• I also think that, if possible, it is a great idea to make amends with the people and things that make you feel regret.
  • Aside from support groups, there are many other ways to get help for your alcohol use.

He favored gin and whiskey but drank whatever he thought his parents would miss the least. He discovered beer, too, and loved the earthy, bitter taste on his tongue when he took his first cold sip. My family and my friends who have known me for 20 years recognize that I’m an alcoholic—they knew long before I did.

Worldwide, alcohol misuse and dependence are responsible for 3.3 million deaths per year, 10 times the number of fatalities from all illicit drugs combined. In short, the latest review incorporates more and better evidence. The research is based on an analysis of 27 studies involving 10,565 participants. An updated review shows it performs better than some other common treatments and is less expensive. Could the Affordable Care Act’s expansion of coverage prompt us to rethink how we treat alcohol-use disorder?

What can I do instead of AA?

  • SMART. Teaches skills to help you stay motivated in your sobriety and cope with cravings.
  • The Sinclair Method. Evidence-based treatment that uses naltrexone to reduce alcohol cravings and alcohol intake.
  • Oar.
  • Community Support.
  • Moderation.
  • Therapy.
  • Cognitive Behavioral Therapy.
  • Coaching.

Psychiatrists are medical doctors who specialize in mental health, which sometimes includes substance use disorders. They can be particularly helpful if you believe you have underlying anxiety or depression you are managing with alcohol. Meeting attended, health care costs fell by almost 5 percent, mostly a result of fewer days spent in the hospital and fewer psychiatric visits.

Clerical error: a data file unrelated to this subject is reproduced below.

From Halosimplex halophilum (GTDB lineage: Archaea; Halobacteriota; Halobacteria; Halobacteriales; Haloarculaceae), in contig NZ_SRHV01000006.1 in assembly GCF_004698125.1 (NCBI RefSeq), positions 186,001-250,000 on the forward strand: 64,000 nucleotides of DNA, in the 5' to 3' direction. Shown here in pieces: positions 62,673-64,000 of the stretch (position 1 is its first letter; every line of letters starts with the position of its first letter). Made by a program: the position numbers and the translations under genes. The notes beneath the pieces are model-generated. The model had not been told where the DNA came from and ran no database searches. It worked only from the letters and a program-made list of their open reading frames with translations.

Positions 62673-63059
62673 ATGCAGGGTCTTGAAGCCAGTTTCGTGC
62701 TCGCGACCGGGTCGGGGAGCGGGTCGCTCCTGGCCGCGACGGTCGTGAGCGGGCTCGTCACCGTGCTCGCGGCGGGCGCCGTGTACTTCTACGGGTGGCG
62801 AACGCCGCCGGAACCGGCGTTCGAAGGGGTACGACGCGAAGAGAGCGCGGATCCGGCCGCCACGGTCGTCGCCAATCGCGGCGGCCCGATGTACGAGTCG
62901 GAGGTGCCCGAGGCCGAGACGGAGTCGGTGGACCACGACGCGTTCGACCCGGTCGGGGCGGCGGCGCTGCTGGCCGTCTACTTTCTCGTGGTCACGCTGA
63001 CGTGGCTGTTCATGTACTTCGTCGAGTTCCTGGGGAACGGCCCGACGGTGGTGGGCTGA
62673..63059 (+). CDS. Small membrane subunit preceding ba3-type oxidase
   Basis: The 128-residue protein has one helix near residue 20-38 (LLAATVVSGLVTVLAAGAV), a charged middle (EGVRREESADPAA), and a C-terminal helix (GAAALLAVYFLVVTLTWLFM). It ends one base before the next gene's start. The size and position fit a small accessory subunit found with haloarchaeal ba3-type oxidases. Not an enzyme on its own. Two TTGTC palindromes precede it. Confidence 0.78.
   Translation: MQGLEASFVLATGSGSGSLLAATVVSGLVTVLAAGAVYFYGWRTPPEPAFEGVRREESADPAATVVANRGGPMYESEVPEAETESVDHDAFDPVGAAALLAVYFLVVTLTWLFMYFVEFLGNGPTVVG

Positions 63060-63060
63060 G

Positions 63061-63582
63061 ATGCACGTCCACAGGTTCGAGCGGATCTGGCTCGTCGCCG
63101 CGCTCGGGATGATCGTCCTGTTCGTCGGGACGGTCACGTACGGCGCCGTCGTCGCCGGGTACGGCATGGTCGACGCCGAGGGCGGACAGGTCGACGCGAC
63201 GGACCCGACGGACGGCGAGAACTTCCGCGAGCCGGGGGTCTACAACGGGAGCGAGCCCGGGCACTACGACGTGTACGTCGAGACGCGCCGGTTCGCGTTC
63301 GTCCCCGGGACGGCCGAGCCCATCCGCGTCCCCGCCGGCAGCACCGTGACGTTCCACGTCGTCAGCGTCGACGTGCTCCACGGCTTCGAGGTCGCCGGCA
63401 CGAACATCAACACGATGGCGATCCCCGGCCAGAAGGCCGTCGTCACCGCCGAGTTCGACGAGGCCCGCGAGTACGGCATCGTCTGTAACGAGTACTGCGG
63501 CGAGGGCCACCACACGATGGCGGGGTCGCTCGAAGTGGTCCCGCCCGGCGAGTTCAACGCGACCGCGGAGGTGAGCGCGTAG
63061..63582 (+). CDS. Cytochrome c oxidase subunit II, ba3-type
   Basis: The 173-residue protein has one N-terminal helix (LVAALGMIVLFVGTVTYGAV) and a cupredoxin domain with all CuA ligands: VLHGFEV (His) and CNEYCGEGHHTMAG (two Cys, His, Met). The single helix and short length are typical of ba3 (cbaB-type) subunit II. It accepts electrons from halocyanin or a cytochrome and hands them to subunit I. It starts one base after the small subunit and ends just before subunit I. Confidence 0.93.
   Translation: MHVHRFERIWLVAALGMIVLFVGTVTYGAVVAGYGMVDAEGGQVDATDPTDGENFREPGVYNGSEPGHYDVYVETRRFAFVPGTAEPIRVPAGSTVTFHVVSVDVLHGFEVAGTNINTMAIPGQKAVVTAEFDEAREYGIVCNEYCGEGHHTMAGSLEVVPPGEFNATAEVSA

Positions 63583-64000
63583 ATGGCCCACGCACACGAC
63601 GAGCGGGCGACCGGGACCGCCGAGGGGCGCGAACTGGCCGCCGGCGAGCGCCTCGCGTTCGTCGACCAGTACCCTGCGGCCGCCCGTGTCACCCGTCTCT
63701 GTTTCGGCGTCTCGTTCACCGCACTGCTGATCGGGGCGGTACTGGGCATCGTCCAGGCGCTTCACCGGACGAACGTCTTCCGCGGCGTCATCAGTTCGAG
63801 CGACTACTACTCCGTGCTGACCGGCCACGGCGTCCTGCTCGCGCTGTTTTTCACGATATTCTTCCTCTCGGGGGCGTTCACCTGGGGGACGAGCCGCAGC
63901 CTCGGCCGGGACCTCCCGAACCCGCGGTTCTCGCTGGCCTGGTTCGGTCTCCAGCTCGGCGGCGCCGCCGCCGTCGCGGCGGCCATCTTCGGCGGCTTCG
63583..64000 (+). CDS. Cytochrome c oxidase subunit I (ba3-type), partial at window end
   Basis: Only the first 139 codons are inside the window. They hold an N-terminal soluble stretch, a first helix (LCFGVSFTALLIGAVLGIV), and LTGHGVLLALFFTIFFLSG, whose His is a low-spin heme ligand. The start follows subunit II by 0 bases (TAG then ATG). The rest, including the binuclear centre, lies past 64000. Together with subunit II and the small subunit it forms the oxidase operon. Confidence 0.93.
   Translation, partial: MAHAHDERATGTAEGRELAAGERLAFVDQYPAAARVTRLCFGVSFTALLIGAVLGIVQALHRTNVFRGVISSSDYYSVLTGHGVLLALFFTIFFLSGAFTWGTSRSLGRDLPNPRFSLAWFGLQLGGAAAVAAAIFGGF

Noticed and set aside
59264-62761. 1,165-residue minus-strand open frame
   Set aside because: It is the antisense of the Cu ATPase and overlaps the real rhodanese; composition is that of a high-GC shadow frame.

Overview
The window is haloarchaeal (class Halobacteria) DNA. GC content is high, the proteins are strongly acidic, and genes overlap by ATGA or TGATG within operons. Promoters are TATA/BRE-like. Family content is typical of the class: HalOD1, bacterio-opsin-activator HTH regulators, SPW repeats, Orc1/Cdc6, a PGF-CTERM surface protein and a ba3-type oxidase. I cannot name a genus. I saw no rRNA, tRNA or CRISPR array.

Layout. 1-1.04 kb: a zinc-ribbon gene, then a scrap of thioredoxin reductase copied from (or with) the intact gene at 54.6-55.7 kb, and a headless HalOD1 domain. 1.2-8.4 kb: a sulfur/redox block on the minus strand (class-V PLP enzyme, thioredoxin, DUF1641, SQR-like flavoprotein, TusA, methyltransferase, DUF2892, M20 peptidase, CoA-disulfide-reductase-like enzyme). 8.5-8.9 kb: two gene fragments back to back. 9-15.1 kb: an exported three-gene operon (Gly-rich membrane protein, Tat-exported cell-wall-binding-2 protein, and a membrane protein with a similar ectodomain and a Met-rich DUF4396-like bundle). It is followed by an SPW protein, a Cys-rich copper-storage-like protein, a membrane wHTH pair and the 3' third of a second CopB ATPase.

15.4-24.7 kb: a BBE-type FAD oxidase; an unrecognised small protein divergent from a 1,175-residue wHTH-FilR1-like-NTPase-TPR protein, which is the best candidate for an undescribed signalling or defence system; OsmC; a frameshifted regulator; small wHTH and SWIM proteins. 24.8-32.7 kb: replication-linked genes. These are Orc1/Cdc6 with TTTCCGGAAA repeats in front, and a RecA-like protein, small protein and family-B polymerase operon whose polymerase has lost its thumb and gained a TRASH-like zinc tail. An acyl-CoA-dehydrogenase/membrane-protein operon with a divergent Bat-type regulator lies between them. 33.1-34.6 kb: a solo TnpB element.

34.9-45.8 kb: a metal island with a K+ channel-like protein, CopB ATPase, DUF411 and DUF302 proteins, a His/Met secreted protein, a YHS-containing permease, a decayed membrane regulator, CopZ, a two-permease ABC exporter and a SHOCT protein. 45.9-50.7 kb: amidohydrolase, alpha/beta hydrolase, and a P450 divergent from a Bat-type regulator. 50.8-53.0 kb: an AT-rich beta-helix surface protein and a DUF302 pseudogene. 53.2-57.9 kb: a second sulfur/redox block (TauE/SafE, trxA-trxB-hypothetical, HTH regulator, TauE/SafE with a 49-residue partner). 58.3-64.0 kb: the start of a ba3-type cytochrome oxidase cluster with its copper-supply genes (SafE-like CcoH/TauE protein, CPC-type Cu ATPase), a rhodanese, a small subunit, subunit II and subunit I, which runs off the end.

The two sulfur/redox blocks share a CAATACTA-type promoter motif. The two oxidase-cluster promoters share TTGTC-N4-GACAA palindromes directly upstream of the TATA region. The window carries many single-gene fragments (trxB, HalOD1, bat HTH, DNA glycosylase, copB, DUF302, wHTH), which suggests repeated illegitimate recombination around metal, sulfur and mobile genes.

Other Ways To Stop Drinking Without AA

Others feel recovery is a private experience, and don’t want to share their struggles with people they don’t know. Still others feel uncomfortable with the label “alcoholic,” or simply want to cut back—not quit completely as AA requires. Finally, treatment for alcohol use disorder (AUD) isn’t limited to the 12 steps. Other approaches like harm-reduction, medication-assisted treatment, and moderation-based programs may help you succeed if AA isn’t a good match for you.

  • Has been helping alcoholics recover for more than 80 years.
  • The 12-Step program, first developed and used by Alcoholics Anonymous, is a 12-step plan in order to overcome addiction.
  • Options like naltrexone and disulfiram have been around for several decades, and there are now half a dozen effective choices in total.
  • Hester says this attitude dates to the 1950s and ’60s, when psychiatrists regularly prescribed heavy drinkers Valium and other sedatives with great potential for abuse.

There are also resources such as 12-step groups and recovery groups. Though AA may be the most well-known solution for alcohol abuse, it is far from the only one. There are many alternatives to Alcoholics Anonymous, including The Sinclair Method, moderation, cognitive behavioral therapy, therapy, coaching, and Medication Assisted Treatment (MAT). While Alcoholics Anonymous (AA) is arguably the most well-known treatment for alcohol use disorder (AUD), it is not for everyone.

We have placed the sandbags, we have carried the stones. We know the difference between a harmless trickle of water and the precursor to a flood. And we’ve become experts at differentiating between the two because it’s our own selves that are at risk of being washed away. Medications can reduce these cravings by rebalancing your brain chemistry, and even blocking some of the effects of alcohol. This can help you move forward more quickly, and makes it easier to focus on behavior change or establishing new habits. It’s a science-backed approach to treatment, and an empowering, modern way to quit drinking without AA.